Canada is one of 15 countries to have their performance rated “highly insufficient” in Climate Action Tracker (CAT)’s latest rating of governments’ emission reduction plans under the Paris climate agreement.
Out of the 39 countries included in the analysis, accounting for 80% of global emissions, 29 have plans that are insufficient, highly insufficient, or critically insufficient, CAT concludes. That adds up to a bleak assessment for any hopes of keeping average global warming below the Paris target of 1.5°C.
“Almost every government in the world isn’t doing enough to cut greenhouse gas emissions, making it likely global temperatures will rise beyond the tipping point of 1.5°C in coming years,” Bloomberg Green writes, citing the report. “An increasing number of people around the world are suffering from ever more severe and frequent impacts of climate change, yet government action continues to lag behind what is needed,” said Bill Hare, CEO of Climate Analytics, one of the partner organizations in the CAT consortium.
“We absolutely need more governments to step up” and increase their climate ambition under the Paris deal, the consortium wrote in an email this week. “There are too many, especially amongst the big emitters and developed countries, who have not done so,” with about 70 countries failing to file any update at all with the United Nations climate secretariat.
Canada’s policies and actions to date set a course for average global warming between 3.0 and 4.0°C if the rest of the world followed suit, the Tracker says. The country shares the “highly insufficient” rating with big emitters like Australia, Brazil, China, India, and Indonesia, among others. Iran, Russia, Saudi Arabia, Singapore, and Thailand all landed in the highly-coveted “critically insufficient” category, consistent with a devastating 4.0°C world.
Only Gambia has a climate program that is fully compatible with the 1.5°C Paris target, while seven countries—Costa Rica, Ethiopia, Kenya, Morocco, Nepal, Nigeria, and the United Kingdom—are rated “almost sufficient”. Climate negotiators, policy-makers, international agencies, business and finance groups, and citizens around the world have been pushing hard for the 1.5°C target, knowing that every one-tenth of a degree between 1.5 and 2.0°C—or, for that matter, between 1.0 and 1.5°—is “a choice between life or death”.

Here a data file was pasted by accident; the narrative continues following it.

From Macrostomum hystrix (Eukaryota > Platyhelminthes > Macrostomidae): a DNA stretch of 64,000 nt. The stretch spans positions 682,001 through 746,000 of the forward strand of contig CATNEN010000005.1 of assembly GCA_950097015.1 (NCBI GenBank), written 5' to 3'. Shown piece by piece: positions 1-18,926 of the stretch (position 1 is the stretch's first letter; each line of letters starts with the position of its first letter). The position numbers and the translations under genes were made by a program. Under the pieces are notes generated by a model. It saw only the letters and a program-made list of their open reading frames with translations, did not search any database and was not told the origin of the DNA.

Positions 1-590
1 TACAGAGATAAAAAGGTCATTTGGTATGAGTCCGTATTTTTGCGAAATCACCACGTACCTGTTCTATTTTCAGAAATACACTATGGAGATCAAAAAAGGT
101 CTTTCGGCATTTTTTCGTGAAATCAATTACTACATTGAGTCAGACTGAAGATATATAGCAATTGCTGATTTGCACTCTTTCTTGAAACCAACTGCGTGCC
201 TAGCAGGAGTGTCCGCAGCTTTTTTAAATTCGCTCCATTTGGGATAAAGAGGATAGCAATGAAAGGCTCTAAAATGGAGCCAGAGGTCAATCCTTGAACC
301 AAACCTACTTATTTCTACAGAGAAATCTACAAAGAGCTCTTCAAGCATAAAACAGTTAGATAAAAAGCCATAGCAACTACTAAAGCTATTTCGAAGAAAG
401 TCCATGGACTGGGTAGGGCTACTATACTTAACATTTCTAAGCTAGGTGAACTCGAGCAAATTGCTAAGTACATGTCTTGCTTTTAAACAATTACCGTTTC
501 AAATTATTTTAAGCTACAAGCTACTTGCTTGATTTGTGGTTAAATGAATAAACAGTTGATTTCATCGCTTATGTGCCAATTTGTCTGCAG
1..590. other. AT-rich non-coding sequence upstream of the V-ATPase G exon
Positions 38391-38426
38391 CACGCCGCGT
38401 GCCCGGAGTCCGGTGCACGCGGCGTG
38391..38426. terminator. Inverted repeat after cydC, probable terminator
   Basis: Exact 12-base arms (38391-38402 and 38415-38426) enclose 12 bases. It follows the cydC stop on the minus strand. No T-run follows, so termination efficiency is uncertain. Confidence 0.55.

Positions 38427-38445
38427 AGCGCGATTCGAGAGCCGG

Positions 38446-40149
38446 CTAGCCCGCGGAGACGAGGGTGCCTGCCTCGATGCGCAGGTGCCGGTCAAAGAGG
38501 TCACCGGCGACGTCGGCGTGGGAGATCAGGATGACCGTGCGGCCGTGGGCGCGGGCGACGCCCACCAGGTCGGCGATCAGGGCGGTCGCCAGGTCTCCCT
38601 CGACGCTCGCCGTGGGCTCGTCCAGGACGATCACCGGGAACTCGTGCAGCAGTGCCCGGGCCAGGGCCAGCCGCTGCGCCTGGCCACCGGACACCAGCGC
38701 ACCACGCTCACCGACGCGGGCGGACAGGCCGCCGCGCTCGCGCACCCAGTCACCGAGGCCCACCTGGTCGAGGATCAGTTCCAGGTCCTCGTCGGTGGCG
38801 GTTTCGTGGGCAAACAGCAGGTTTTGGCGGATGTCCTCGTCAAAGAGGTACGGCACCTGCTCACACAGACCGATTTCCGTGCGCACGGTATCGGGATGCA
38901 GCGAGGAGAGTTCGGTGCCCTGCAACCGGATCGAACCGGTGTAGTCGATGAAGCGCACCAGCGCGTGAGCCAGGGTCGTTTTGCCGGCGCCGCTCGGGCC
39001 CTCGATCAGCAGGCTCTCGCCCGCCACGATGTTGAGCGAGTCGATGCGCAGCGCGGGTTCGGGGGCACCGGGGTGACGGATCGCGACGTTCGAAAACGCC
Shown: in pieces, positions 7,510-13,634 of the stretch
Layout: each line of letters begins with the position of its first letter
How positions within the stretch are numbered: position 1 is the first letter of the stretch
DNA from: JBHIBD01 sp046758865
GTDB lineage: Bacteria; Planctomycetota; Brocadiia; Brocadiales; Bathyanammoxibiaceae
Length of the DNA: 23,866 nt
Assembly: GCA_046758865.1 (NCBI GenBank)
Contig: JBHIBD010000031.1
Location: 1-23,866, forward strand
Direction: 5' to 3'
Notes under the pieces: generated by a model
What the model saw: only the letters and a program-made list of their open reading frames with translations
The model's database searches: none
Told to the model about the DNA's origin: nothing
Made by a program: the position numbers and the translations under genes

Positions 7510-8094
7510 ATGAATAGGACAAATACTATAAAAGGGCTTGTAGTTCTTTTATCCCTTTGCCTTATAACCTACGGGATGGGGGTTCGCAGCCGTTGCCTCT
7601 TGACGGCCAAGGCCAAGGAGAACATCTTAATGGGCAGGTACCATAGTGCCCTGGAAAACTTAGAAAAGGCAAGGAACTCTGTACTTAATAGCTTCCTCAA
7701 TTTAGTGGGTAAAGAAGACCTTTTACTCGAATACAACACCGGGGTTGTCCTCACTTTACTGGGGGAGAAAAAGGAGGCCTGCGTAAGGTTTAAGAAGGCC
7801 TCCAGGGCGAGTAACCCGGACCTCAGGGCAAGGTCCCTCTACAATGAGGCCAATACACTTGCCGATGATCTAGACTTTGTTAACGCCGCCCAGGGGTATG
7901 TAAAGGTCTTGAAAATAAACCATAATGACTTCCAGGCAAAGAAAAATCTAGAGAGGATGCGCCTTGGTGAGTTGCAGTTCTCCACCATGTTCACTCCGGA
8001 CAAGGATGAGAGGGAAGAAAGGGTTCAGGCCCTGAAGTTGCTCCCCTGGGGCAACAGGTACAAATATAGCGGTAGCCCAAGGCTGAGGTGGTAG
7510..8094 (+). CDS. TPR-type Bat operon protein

The Tracker acknowledges a half-dozen recent policy developments in Canada, including an escalating carbon price through 2030, a 2035 target for all new passenger vehicles to be zero-emission, new methane reduction targets for the fossil industry, and a 30% reduction in nitrous oxide emissions from fertilizers, “which have substantially increased since 2005”.
“If Canada can successfully implement all of these announced plans, it would go a long way to closing the ambition gap and its rating would improve to ‘almost sufficient’,” CAT writes. But to get there, “Canada needs to walk the talk when it comes to policy implementation.”
Until now, “for every step forward, Canada also seems to take two steps back,” the Tracker says. “It continues to expand its pipeline capacity for fossil fuels, even though modelling by its own energy regulator shows that the additional capacity exceeds available supply under even relatively unambitious climate policy.”
The CAT assessment goes into detail on what’s worked and what hasn’t in Canadian climate strategy to date, including its approaches to domestic emissions reductions, climate finance, land use and forestry, net-zero targeting, and assuming a fair share of the international responsibility to cut carbon.
“Although we’ve been making significant progress by increasing our targets and implementing new actions, our policies still are not modelled to meet the requirements in our targets,” Tom Gunton, a professor of resource and environmental planning at Simon Fraser University, told CBC. “And our targets are still not consistent with the Paris climate goals to achieve a warming of no more than 1.5 to two degrees.”